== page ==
The collapsing trachea…

Vet student in surgery

Most mammals, birds and reptiles rely on oxygen passing into their lungs to survive, with most of them doing so via a tube from the mouth to the lungs called a trachea. The size of this is normally relative to the species to allow for the exchange of air to take place into the lungs.

Now there are several differences between species in how this works with different areas that problems can occur. However today it was a dog, and its trachea instead of being round was pretty much a flat rectangle. Breathing was such a problem that this dog was a candidate for surgical intervention to make breathing easier. There are several options for this type of surgery – best outcome is usually using a wire stent deployed inside the trachea however this is relatively expensive especially for Slovakia. The other option is to try and use an external support around the outside of the trachea – this is what we did.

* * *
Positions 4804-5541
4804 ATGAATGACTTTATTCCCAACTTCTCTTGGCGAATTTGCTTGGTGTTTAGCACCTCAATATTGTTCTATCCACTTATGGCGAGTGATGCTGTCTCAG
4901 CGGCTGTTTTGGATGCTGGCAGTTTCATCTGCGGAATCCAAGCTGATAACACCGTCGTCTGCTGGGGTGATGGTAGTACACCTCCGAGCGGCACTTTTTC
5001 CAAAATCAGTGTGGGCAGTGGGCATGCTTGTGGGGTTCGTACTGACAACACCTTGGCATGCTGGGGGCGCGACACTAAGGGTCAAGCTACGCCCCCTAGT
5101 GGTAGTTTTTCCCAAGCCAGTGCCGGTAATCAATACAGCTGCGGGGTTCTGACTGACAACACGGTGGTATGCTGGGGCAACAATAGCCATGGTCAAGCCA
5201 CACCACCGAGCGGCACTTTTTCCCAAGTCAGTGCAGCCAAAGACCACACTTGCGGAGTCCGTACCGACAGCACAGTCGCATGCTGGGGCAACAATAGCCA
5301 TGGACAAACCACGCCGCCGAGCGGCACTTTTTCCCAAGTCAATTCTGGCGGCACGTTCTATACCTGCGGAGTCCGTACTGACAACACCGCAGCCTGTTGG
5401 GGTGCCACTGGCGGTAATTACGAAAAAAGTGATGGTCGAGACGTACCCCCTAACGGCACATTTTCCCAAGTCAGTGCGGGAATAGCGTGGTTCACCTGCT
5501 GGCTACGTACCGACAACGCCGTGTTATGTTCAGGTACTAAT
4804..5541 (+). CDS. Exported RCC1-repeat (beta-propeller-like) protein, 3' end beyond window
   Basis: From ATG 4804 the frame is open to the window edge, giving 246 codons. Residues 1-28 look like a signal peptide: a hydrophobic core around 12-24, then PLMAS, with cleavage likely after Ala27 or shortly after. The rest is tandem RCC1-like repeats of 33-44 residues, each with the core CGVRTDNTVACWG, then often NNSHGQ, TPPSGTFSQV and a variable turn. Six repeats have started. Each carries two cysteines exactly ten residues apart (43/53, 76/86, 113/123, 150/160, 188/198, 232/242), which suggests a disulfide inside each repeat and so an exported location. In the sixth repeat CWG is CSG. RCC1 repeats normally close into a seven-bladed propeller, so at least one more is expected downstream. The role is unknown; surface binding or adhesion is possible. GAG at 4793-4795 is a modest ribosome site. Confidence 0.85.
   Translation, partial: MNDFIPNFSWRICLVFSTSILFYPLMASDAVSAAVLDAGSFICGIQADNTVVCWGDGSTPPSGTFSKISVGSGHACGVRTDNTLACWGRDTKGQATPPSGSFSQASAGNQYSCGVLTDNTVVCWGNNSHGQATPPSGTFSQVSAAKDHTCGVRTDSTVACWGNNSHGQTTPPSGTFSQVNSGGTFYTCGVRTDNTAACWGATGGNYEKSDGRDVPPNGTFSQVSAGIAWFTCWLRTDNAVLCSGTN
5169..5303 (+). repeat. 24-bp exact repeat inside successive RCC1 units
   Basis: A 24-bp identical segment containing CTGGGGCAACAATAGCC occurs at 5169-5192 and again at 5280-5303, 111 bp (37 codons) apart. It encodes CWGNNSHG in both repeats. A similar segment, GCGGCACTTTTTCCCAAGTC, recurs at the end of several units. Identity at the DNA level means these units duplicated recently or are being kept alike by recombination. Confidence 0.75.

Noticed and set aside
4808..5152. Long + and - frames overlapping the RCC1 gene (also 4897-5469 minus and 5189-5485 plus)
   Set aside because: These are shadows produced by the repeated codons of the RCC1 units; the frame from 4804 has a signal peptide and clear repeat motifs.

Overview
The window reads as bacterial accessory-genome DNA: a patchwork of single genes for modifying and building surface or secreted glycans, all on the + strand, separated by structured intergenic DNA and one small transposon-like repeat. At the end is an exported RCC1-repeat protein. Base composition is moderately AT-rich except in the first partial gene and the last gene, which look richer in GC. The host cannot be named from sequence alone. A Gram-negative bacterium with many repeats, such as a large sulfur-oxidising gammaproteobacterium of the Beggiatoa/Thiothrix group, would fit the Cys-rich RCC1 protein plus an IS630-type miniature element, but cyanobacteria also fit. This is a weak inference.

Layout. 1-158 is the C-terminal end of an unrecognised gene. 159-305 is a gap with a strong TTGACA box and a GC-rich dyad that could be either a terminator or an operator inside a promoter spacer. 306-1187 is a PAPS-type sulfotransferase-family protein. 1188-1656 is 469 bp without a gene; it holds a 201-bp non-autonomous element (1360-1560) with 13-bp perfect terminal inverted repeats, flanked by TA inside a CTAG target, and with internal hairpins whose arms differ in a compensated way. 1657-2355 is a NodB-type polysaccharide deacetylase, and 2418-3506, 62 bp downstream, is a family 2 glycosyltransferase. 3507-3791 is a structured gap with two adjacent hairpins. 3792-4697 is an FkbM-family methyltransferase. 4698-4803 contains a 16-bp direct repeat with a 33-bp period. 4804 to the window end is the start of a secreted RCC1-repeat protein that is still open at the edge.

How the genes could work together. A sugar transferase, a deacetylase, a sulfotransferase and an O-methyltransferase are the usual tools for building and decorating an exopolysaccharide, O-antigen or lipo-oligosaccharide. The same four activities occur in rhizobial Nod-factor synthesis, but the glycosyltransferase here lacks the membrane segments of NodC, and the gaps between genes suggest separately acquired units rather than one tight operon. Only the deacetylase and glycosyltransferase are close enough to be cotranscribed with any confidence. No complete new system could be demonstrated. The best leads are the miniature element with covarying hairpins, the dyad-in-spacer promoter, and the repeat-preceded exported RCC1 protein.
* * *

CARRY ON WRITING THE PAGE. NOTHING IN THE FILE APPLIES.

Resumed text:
Once in surgery we opened the neck of the dog. This is one of the most complicated parts of the body considering the size and the number of structures within this area. There are glands, nerves, and blood vessels that pass in this area which if damaged can cause major problems. This is an area that I have not seen much surgery in so I was excited to be assisting today.

Separating the muscles that lay above the trachea we get our first look at it. Instead of the circular tube that would normally be seen the trachea was similar to fat ribbon passing along the neck. This was over more of the length of the trachea than I expected as generally collapse occurs over the thoracic inlet. Our plan was to use a syringe case to provide a circular structure around the trachea and so restore its normal shape and size of the internal opening to allow easier air flow.

We prepared the syringe to fit around the tracheal rings so we could attach it to by cutting it into short sections and then splitting and shaping the ends to avoid causing trauma. We separated down the length of the trachea so that we could fit these sections around. Something that really surprised me was the size of the laryngeal recurrens nerve – the one responsible for voice.

We applied the prepared supporting rings around the trachea, and sutured the trachea into these at key points to provide a frame for the shape of the trachea. For a syringe that costs maybe 25p the fact that it can be used in such a way is very surprising. Reading around the surgery however there are some big potential complications which makes the internal stent a more attractive option if the funds are available.